How Can Disadvantaged Citizens Learn to Be Journalists?

    by Brein McNamara
    February 22, 2009

    How do I even have the gall to write here? I do not have any special knowledge of the media to impart. I am not a journalist with a degree or newspaper experience. I am just an everyday person who has realized… I have to be a journalist. This might be a strange dilemma, but it is one that has become increasingly common. Many everyday people have looked at their communities and tried to answer for the lack of information that exists. This is especially important when such a lack is a root cause at the persistence of many other problems in the community. This is why I wish to step up; something needs to be done. This is what forms citizen journalism, those who step up to answer the needs of their community.

    In my case, I am part of the Deaf community. This group, like many other disadvantaged groups, has multiple barriers that isolate them from the population at large. Thus their needs are often either ignored or misunderstood by outsiders. Journalists provide no exception to this trend. In such situations, citizen journalists can provide a key advantage over traditional journalism. Not only do they answer the call to report for their community, such citizen journalists have an understanding of the audience that has become an innate part of themselves. They understand the subject matter, the cultural issues, and the language.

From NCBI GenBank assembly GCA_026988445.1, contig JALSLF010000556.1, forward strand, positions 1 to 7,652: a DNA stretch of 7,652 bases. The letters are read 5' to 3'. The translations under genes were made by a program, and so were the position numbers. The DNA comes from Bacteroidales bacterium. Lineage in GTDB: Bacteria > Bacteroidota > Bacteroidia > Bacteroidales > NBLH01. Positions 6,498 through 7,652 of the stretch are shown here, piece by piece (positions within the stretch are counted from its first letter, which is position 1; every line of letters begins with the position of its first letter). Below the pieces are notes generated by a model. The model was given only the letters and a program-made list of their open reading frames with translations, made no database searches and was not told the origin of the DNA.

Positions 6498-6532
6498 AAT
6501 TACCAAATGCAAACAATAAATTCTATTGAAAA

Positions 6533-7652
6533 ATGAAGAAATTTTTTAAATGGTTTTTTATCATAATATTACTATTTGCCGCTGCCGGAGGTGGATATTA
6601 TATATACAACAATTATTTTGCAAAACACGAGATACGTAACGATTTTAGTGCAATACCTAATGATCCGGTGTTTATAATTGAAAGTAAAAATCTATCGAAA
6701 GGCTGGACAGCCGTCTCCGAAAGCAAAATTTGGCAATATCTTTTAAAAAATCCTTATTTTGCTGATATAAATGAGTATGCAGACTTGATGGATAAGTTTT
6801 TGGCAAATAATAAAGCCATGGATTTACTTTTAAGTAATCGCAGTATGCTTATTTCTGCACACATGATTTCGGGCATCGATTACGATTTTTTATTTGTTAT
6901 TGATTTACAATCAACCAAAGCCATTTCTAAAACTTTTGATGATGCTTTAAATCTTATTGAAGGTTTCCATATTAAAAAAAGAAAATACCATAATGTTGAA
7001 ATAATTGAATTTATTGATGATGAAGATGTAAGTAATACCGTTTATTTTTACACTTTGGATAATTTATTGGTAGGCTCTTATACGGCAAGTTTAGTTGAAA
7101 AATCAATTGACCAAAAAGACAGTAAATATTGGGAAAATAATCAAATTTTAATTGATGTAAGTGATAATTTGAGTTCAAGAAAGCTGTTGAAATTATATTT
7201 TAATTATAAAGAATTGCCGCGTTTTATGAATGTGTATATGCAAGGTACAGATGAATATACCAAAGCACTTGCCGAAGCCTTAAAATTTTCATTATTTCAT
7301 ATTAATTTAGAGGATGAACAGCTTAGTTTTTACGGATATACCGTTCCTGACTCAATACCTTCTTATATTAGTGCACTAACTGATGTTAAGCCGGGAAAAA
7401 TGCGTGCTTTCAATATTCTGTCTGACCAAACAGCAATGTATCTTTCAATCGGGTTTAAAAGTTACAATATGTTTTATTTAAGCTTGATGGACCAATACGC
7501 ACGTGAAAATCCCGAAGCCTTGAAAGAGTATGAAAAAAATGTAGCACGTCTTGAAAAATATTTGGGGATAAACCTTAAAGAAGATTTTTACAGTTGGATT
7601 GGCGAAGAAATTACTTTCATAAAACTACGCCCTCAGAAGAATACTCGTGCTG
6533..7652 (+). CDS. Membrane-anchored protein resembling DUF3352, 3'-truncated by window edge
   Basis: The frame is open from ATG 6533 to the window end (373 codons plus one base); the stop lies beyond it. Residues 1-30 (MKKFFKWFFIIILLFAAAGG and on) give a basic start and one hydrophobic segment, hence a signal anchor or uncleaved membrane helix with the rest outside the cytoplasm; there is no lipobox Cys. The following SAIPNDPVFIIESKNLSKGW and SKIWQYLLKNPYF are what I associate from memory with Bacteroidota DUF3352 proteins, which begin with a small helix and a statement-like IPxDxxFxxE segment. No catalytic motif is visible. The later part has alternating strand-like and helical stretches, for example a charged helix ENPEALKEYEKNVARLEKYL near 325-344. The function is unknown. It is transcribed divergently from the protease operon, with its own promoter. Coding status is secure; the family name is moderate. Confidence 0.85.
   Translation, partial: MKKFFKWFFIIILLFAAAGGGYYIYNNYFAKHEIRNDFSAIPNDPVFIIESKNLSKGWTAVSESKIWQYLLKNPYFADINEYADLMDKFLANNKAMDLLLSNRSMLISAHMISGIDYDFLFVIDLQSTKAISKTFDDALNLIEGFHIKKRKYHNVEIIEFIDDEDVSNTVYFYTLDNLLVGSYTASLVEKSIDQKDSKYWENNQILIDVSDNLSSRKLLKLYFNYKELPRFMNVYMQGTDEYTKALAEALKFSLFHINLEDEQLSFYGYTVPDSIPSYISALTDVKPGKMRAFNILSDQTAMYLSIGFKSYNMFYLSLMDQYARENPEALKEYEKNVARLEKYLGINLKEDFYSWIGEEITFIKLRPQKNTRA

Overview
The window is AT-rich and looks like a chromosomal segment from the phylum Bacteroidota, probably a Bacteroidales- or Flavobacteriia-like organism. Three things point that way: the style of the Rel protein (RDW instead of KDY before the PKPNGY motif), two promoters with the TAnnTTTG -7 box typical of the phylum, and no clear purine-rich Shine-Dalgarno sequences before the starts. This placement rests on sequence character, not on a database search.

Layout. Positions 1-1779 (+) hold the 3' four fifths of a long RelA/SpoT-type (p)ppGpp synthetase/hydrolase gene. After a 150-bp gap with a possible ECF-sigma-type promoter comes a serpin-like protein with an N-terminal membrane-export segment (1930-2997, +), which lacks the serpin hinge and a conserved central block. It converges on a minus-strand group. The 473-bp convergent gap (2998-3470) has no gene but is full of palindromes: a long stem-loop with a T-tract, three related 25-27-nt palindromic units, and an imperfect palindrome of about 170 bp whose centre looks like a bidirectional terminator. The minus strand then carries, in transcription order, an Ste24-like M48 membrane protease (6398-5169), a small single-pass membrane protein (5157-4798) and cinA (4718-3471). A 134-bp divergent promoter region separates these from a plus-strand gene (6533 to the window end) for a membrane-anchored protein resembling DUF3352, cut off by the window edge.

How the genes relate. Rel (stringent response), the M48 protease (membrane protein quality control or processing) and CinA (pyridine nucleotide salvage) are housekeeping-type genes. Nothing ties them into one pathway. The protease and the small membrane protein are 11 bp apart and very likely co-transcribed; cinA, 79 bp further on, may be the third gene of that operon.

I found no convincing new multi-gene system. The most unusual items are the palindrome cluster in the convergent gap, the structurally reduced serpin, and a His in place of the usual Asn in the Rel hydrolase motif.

But that doesn’t mean any random person in a community can necessarily provide good reporting. Journalism is not an innate or everyday skill. Schools of journalism exist for a reason. They impart the knowledge necessary to not only create a story, but also to parse and understand the work and structure behind it that creates both a story and a publication.

    This lack of knowledge should in theory be an easy fix. Train citizens with the skills necessary in order to be effective reporters on their own. But there’s a catch. The exact same isolation that makes citizen journalism an effective tool in a minority/disadvantaged group like the Deaf, also makes it difficult to reach those who would most benefit from such training.


    One excellent approach towards answering this problem is seen in Rising Voices. But Rising Voices focuses on those who would not otherwise have the resources to do this work. The Deaf community in America is only disadvantaged by American terms. We certainly should be able to afford (as a community, if not individually) the resources to do the much more cost effective internet reporting. What we do not have is the understanding of how to make the most effective use of these tools, nor do we have a base of contacts with the information needed to build up our skills.

    I believe that this lack of resources is fairly common, especially in members of the so-called ‘digital divide’. For one reason or another, there are many groups that might have the resources, but lack the savvy to understand what to do with them. So my question becomes… What exists to improve the training needs of such groups? And how can journalists help to better answer this need?

    Tagged: citizen journalism deaf Signcasts training
    • Hi, Brein!

      I feel that way at times, too — but we’re living in an era of what feels like tribes mingling.

    • I’m not sure the digital divide is to blame. The ability to write and/or take good, evocative photographs is key to becoming a journalist. Being able to filter out what is “noise” from what is “important” also is key to getting messages in front of people.

      As a published journalist, I can tell you the I learned the most about writing from reading — reading the classics and those who wrote about people and nature. And, I learned the most about photography from studying film and lighting. However, not all journalism comes from school. It must come from your gut. If an event moves you to do or say something (in ASL or otherwise), it will move others as well. Just some food for thought from one who knows.

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